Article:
TweetFollow Us on Twitter

September 93 - New Software Architectures

New Software Architectures

Jesse Feiler

Now it's Bedrock-or MFC, or Component Workshop, or Object COBOL. The choices for application frameworks are increasing, and with them, the need to formulate strategies for development and conversion of applications. New application architectures are possible-but they carry with them costs as well as benefits: new architectures may require different testing mechanisms, retraining of both developers and maintenance programmers, and rethinking of source code and documentation procedures. And, of course, new architectures carry with them a major cost-they will become old architectures and newer ones will supplant them.

The extremes of dealing with new architectures are well-known. On the one hand, there are examples of projects which quickly adopt all new architectures the moment they come out-and never finish the project. On the other, there are notorious cases of projects in which no new architectures are adopted: the code may be (grudgingly) C++, but the file structures are all based on 80-column punch cards.

Choosing an appropriate path for a specific project need not be a matter of happenstance or temperament. There are some very specific strategies to follow in deciding on adoption of new architectures.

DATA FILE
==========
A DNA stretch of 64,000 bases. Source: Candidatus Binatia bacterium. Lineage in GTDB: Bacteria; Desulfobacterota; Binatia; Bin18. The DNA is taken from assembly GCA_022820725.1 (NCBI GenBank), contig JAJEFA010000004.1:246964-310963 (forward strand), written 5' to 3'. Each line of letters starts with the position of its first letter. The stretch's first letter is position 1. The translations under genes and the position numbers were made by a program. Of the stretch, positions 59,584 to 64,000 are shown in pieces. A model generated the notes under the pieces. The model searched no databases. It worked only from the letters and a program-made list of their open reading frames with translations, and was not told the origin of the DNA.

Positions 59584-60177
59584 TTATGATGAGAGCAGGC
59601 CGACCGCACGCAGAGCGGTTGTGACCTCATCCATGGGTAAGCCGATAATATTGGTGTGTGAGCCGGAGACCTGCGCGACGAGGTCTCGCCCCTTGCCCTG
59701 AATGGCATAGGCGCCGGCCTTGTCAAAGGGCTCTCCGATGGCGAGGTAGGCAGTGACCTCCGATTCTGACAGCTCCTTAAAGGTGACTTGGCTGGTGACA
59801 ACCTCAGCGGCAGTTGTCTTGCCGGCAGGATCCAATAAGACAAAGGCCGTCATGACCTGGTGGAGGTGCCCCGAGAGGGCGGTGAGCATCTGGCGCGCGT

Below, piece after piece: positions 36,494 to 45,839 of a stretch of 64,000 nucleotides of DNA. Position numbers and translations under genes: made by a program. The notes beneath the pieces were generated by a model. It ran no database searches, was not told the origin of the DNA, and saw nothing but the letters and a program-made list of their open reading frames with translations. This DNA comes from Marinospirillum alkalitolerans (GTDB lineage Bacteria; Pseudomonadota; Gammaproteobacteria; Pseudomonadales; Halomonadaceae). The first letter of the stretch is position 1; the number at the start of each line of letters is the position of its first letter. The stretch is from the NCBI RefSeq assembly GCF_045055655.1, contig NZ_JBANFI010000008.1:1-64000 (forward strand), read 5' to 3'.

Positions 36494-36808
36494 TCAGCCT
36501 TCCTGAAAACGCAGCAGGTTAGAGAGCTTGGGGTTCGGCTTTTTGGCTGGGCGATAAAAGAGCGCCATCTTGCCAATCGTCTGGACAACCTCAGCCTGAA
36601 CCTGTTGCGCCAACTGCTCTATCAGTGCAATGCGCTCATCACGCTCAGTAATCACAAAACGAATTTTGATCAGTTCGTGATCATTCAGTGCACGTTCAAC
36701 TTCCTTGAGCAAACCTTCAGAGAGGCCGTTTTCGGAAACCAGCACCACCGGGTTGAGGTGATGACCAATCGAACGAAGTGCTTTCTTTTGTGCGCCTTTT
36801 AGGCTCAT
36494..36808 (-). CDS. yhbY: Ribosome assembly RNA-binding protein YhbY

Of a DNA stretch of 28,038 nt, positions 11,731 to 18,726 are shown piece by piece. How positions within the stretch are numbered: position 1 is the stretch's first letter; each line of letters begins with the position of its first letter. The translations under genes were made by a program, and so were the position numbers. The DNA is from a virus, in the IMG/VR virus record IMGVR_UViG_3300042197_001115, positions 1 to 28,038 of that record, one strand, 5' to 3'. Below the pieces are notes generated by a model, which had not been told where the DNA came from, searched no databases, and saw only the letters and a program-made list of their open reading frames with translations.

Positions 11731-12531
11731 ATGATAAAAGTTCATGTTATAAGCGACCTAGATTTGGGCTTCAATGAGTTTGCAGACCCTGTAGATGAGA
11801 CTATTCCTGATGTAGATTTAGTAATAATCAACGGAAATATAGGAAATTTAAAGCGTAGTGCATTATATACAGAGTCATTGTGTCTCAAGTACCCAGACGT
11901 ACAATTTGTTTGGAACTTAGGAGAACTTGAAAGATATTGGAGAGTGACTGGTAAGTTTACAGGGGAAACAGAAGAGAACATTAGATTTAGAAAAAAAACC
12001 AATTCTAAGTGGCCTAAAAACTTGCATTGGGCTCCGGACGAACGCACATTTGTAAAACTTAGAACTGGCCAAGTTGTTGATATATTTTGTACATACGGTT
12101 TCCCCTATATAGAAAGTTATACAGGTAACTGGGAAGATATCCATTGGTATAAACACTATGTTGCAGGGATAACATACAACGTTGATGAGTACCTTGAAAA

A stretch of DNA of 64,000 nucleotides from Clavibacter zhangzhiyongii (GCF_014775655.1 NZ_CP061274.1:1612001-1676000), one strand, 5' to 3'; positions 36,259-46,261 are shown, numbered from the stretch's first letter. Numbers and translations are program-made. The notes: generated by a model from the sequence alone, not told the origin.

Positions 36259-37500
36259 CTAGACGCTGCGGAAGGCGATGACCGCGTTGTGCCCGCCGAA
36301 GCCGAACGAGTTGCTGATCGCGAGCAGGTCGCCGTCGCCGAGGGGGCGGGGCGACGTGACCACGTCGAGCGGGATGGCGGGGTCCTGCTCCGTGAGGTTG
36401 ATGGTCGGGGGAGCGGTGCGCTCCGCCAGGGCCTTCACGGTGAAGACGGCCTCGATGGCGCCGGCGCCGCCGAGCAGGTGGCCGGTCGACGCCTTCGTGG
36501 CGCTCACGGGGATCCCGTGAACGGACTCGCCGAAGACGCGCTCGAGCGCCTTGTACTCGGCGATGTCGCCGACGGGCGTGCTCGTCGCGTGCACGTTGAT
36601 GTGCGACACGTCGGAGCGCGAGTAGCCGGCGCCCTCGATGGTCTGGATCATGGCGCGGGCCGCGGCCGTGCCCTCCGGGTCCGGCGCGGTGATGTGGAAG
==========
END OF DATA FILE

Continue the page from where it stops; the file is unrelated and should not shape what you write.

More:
(Note: New architectures often provide new functionalities which can directly affect the substance of an application-the TFloatWindow class in MacApp 3, for example, which replaced a number of inelegant attempts to incorporate that functionality into MacApp 2. This article does not address the issues of new architectures that can provide new benefits. We are concerned with the thornier issue of new architectures that only indirectly affect the end-user-new architectures which benefit the programmer.)

finding and identifying new architectures

It may at first seem unnecessary to think about finding new architectures-most developers' mailboxes are full of literature. The decisions about choosing implementation languages and frameworks are often made with much study and due deliberation. However, within the scope of a given framework, there are many other design decisions involving new architectures that must be made-and must be made far more frequently and with fewer resources.